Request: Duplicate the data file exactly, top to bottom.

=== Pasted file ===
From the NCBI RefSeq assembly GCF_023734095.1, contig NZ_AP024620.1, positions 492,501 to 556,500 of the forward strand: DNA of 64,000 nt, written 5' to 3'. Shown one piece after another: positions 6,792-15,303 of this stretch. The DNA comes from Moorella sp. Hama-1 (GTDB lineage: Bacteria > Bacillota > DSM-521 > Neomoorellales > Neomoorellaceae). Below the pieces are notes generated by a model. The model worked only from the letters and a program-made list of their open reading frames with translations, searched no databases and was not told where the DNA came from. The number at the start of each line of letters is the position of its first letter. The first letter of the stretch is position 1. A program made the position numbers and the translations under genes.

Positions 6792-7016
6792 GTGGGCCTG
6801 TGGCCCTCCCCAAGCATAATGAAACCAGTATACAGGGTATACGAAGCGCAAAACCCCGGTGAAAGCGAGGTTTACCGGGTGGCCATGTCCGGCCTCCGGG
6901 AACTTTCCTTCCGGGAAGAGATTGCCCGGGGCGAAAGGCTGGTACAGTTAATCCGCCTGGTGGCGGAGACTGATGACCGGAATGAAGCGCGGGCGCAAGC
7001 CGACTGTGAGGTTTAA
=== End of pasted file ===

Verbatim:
From the NCBI RefSeq assembly GCF_023734095.1, contig NZ_AP024620.1, positions 492,501 to 556,500 of the forward strand: DNA of 64,000 nt, written 5' to 3'. Shown one piece after another: positions 6,792-15,303 of this stretch. The DNA comes from Moorella sp. Hama-1 (GTDB lineage: Bacteria > Bacillota > DSM-521 > Neomoorellales > Neomoorellaceae). Below the pieces are notes generated by a model. The model worked only from the letters and a program-made list of their open reading frames with translations, searched no databases and was not told where the DNA came from. The number at the start of each line of letters is the position of its first letter. The first letter of the stretch is position 1. A program made the position numbers and the translations under genes.

Positions 6792-7016
6792 GTGGGCCTG
6801 TGGCCCTCCCCAAGCATAATGAAACCAGTATACAGGGTATACGAAGCGCAAAACCCCGGTGAAAGCGAGGTTTACCGGGTGGCCATGTCCGGCCTCCGGG
6901 AACTTTCCTTCCGGGAAGAGATTGCCCGGGGCGAAAGGCTGGTACAGTTAATCCGCCTGGTGGCGGAGACTGATGACCGGAATGAAGCGCGGGCGCAAGC
7001 CGACTGTGAGGTTTAA